I recently designed a large wall of picture frames in my dining room (Pinterest-inspired of course). Having picked up several of the frames at flea markets and yard sales, a few of them lacked mats. As an interim fix, I used the white back of some wrapping paper – how is that for frugal? I walked past the wall a few days ago and realized that the design as a whole lacked dimension and color. I love the contrast of my more colorful photos with their plain-colored mats, but some of the other prints just lay a little flat.
I devised this easy DIY fix to add personality to a previously lackluster picture frame. To carry this out, you might need some hardware and tools from unclutterer.com. I love the outcome, and will use it in the future when my rooms need a quick design spruce up (before I am ready to undertake a complete redecorating overhaul). Out with the boring, in with the fabulous!
- The fabric will add depth to any picture.
- A picture that is detail-heavy might benefit from a plain textured muslin or canvas.
- Use your own fabric collection or bring your pictures with you to the store to get a feel for what will make an interesting background without taking away from the picture content.
- Get creative with your fabric choices, pick an underused color in the photograph and go crazy with it in your fabric choice.
- The possibilities are endless – get your creative juices flowing!
- Cardboard (I recycled a few shipping boxes for this project. If your fabric is graphic heavy or colored, you can probably get away with cardboard boxes with logos on it. If your fabric is light colored or thin, make sure you use plain cardboard with no graphics – they will show through)
- Box cutter
- Picture frame(s)
- Hot glue gun
- Fabric glue (I used Aleene’s Fabric Fusion)
- Lint-free cloth (optional, not pictured)
- Foam paintbrush (optional, not pictured)
DIY Fabric Picture Frame Mats
Difficulty Level: Easy
1. Plug in the hot glue gun.
2. Remove the back of the picture frame. Lay it on your cardboard piece and trace around it with pencil or pen.
3. Lay the traced cardboard piece on top of another piece of cardboard or cutting mat if you have one. (This is to avoid cutting through and ruining your tabletop)
4. Using your box cutter, carefully cut along your traced lines and remove the resulting piece. Discard the remains. Important: Make sure cardboard piece fits into your frame before going to next step. Trim any extra if necessary.
5. Lay the cut cardboard piece over your fabric. This does not need to be a perfect shape, cut the fabric approximately 1/2″-1″ larger than the cardboard on each side. Note: If using cardboard with logos, place the side with the most color face up on the backside of the fabric (see below).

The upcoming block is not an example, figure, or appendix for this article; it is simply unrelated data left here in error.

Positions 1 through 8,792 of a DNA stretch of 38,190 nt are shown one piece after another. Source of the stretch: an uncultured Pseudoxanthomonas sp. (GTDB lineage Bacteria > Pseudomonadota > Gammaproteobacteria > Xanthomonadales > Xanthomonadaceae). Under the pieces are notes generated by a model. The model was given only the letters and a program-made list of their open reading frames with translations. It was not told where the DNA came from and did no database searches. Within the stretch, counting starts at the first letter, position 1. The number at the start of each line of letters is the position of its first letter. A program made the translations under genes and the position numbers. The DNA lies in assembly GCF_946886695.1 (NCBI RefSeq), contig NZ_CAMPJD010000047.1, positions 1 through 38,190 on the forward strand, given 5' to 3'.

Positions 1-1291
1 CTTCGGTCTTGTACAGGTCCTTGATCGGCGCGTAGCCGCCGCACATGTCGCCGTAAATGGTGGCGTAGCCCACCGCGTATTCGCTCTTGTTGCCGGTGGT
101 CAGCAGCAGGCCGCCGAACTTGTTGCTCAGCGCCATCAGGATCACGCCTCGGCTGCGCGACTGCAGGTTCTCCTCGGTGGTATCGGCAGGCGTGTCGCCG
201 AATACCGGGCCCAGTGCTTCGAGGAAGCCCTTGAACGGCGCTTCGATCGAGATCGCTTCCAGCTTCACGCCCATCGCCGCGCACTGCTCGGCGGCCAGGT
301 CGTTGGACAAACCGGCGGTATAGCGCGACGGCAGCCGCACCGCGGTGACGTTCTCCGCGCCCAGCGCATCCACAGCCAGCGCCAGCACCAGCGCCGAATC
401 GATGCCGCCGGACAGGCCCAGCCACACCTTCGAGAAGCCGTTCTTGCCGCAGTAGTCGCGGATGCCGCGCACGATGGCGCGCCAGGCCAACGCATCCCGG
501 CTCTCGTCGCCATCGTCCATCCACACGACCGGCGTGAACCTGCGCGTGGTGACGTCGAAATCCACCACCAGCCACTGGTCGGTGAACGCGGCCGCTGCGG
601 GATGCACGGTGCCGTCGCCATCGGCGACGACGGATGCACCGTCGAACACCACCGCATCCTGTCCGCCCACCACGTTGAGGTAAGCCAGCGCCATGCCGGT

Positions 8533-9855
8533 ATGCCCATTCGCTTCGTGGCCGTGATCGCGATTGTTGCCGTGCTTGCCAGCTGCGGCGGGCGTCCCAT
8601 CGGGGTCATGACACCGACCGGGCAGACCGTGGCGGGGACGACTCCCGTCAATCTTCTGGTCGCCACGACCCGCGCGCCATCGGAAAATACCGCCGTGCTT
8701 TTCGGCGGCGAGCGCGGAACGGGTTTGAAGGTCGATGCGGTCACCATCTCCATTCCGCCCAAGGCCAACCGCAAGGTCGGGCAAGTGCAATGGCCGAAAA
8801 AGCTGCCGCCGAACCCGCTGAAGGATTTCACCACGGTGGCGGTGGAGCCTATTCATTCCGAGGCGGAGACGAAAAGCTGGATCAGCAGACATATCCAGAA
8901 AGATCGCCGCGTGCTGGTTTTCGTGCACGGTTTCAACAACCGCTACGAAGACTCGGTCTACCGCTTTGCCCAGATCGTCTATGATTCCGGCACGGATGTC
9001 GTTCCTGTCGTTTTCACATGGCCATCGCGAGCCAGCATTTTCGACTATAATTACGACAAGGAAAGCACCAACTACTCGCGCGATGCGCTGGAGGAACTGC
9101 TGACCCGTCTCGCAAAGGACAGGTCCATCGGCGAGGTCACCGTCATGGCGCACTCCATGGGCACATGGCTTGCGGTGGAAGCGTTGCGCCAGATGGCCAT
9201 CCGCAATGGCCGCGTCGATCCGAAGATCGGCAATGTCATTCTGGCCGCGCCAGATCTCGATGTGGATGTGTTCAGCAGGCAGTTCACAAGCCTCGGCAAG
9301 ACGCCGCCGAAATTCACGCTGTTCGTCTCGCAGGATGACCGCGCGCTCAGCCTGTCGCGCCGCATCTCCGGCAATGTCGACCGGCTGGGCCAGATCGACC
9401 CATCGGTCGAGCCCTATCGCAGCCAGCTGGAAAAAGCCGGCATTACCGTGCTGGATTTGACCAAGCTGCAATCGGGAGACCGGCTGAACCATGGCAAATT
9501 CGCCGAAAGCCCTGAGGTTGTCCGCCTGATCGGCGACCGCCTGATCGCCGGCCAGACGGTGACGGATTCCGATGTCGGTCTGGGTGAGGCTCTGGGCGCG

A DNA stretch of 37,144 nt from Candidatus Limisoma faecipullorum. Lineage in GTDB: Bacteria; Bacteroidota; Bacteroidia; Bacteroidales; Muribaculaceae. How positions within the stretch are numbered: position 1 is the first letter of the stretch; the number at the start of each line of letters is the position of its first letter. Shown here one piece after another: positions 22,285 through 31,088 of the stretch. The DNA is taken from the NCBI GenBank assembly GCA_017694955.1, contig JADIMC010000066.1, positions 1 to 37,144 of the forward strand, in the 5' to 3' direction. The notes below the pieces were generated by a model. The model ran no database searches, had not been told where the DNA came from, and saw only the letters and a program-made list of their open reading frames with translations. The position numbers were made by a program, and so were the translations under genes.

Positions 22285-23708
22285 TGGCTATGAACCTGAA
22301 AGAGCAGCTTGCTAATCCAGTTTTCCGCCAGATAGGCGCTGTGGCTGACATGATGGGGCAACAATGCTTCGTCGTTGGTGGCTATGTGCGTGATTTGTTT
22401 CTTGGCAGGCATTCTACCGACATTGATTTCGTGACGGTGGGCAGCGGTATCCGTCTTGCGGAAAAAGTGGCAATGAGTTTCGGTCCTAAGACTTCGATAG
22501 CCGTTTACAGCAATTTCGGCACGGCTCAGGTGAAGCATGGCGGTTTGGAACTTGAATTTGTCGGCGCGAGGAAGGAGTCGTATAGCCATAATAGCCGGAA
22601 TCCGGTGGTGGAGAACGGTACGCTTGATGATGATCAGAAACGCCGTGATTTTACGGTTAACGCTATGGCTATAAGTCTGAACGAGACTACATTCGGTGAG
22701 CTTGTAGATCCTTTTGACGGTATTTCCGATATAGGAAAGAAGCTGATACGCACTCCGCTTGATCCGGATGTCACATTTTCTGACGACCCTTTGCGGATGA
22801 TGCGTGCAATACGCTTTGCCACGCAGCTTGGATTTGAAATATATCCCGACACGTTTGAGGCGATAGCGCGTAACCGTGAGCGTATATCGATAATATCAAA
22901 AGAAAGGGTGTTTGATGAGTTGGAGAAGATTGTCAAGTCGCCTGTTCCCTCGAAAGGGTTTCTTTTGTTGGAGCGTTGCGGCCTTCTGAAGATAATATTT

6. Using the hot glue gun, dispense the glue along one entire side of the cardboard. Firmly pull the fabric over the side and affix it to the wet glue. Press firmly along the length of cardboard. Pick up the cardboard piece and look at the front side – if there is any bunching, take each end of the fabric in your hands and pull to straighten it out. Allow the glue to dry for about 1 minute.
7. Repeat step 6, on the opposite side you just glued. Important: this time, make sure you pull the fabric taut when affixing the fabric for a smooth surface.
8. Glue fabric to the cardboard on the remaining two sides.
9. Eye or measure the placement of your photograph on the newly fabric-covered cardboard.
10. Using your fabric glue, apply thin lines around the edges of the back of your photograph and throughout the middle OR use a foam paintbrush to apply the glue. Use sparingly with a thin layer or the paper will bubble & photograph ruined.
11. Attach to the fabric. Press firmly across the whole photograph. Use a lint-free cloth (I used my shirt sleeve) to “wipe” the photograph firmly to make sure the whole picture is attached. Let dry for at least 30 minutes.
12. Re-assemble the frame. It will be a snug fit. Depending on how thick your cardboard, fabric or dried hot glue is, all the pieces of the frame may not fit. If this happens, just replace the original cardboard/wood frame back with the newly fabric-covered cardboard.
Tada! You now have a finished product. Here are a few other frames that I completed earlier in the day – not quite as colorful but I love the texture of the fabrics in contrast to my photos.
I would love to see your finished products! Send me a link to pictures of your project in the comments section below.
Have a blessed day and thanks for reading!
*Shout out to Etoile-du-nord for the stellar custom Photoshop shapes – get yours for free here!